How Mahsa Amini became a symbol of resistance in Iran
When 22-year-old Mahsa Amini took a trip to Tehran, Iran, on September 13, she could never have known that it would be her last.
It was on this visit that Amini was arrested by the Middle Eastern nation's so-called "morality police," after they alleged she was wearing an inappropriate hijab.
Her brother, who was with her at the time, was told she would be released after attending a "briefing class" at a local detention center. That was the last time he ever saw his sister.
CCTV footage eventually emerged, showing Amini collapsing to the ground after her arrest. She was eventually brought to a hospital, where The Guardian reported: "Resuscitation was performed on the patient, the heartbeat returned and the patient was admitted to the intensive care unit. Unfortunately, after 48 hours on Friday, the patient suffered a cardiac arrest again, due to brain death. Despite the efforts of the medical team, they failed to revive her and the patient died."
According to her family, witnesses saw Amini being beaten by police in the patrol van, causing lasting damage that would have rendered her brain dead and in a coma. Though, officials have alleged Amini had epilepsy, diabetes, and suffered a heart attack, Al Jazeera reported.
Her family has strongly refuted this claim, stating that she was in perfect health.
News of her disturbing murder angered women across the globe, galvanizing them into protests across the world, with hundreds erupting across Iran. Some women have even resorted to burning their hijabs and cutting their hair as a symbol of solidarity with Amini.
In the days following her death, Iran has restricted access to WhatsApp and Instagram, and severe internet shortages have affected many places across the country, per Al Jazeera.
Much of the anger felt has stemmed from the harsh restrictions on freedom women in Iran endure on a daily basis. Hadi Ghaemi, executive director of the Center for Human Rights in Iran (CHRI), spoke on this, stating: "Mahsa Amini is one among countless victims of the Islamic Republic's war on women."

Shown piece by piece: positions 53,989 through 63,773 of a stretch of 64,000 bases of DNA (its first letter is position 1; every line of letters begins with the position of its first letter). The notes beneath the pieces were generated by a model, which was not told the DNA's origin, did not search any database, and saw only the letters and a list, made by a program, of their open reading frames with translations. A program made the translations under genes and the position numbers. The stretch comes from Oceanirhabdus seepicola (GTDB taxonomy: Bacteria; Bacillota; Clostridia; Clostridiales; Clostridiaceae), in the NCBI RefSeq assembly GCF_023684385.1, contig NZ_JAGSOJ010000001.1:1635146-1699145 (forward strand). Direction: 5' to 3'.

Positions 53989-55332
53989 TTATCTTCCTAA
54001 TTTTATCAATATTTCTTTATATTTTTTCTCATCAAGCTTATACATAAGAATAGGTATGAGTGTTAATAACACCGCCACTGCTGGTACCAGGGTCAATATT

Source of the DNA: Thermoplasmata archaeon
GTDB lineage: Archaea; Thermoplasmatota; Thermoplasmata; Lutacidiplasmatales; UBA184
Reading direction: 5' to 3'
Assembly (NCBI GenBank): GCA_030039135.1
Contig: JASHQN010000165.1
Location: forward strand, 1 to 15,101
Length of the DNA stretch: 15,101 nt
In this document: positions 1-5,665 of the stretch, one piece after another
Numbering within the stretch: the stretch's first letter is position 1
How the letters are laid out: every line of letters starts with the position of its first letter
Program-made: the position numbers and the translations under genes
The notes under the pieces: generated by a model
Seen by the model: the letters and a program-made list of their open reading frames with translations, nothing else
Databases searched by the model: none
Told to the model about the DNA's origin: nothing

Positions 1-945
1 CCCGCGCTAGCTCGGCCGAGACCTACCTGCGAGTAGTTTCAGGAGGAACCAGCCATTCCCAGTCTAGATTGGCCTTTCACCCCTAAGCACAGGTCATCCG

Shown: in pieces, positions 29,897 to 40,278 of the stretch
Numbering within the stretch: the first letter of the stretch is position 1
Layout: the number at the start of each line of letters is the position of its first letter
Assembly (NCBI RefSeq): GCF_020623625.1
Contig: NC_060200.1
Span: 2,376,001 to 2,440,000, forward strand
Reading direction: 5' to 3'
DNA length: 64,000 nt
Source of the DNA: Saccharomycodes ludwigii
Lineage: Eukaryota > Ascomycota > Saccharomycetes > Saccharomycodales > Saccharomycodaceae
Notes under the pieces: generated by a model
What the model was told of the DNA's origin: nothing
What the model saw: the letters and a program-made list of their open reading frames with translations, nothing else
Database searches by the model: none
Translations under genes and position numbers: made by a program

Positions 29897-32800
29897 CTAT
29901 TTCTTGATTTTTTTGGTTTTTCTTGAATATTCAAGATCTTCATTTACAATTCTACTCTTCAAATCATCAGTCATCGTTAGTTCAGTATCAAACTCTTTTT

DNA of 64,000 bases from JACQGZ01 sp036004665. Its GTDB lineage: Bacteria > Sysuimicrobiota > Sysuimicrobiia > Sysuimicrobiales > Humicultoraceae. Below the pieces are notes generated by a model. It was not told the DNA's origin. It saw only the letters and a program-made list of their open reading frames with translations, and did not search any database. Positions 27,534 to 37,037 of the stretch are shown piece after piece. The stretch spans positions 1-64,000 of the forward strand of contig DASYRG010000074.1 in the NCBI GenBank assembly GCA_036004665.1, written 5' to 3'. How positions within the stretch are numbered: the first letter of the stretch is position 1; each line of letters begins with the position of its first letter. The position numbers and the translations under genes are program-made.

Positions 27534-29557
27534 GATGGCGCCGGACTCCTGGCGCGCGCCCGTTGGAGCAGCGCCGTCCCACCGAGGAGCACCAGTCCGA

"She was arrested under the guise of the state's forced-hijab law and died shortly after. The government is responsible for her death and decades of women being harassed, detained and otherwise harmed under the guise of this discriminatory, inhuman law," he added, per IranHumanRights.org.
CHRI has implored the international community to hold Iranian President, Ebrahim Raisi, accountable for Amini's death and mounting human rights violations - especially as he is at the United Nations General Assembly in New York this week. It was at this event that Raisi sent his condolences to Amini's family and promised her death would be investigated, per PBS - though, it is feared this could simply just end up with a show trial and serve no actual justice.
The palpable anger felt by women across the planet can be felt intensely across social media, with thousands of women choosing to cut their hair in protest - posting videos and images on TikTok and Instagram.
One woman posted a clip of her cutting up her hijab on TikTok, just two years after starting to wear the headscarf. "Today exactly two years ago I started wearing hijab, today I cut my hair for #mahsaamini," she captioned the clip.
"I cannot show the video of me cutting my hair out of religious reasons [...] so as a symbol of solidarity I made a video cutting my scarf as well in order to spread the message. I am wearing one of our traditional Persian scarfs around me to represent my people as an Iranian woman. I cannot go into detail for my own safety, so please do the research and spread our message," she bravely added.
Aside from drawing attention to injustices in Iran, many social media accounts have promoted various organizations that are working to help women and protect their safety in the wake of Amini's death.
One app, Gershad, is being promoted as a tool that can help citizens, journalists, activists and civil society groups to monitor the whereabouts of officials from the "morality police" so that they can steer clear of locations where officers are known to be active, avoiding the risk of confrontation.
Another app, Toranj, offers a similar protection for women in Iran, and is currently taking donations via their website here.
There is also a Change.org petition demanding justice for Mahsa Amini, which can be signed here.
When Amini made her last fateful journey to visit family on September 13, she could never have imagined that she would become a symbol of women's resistance.
This article was originally published on VT.co and was shared with permission.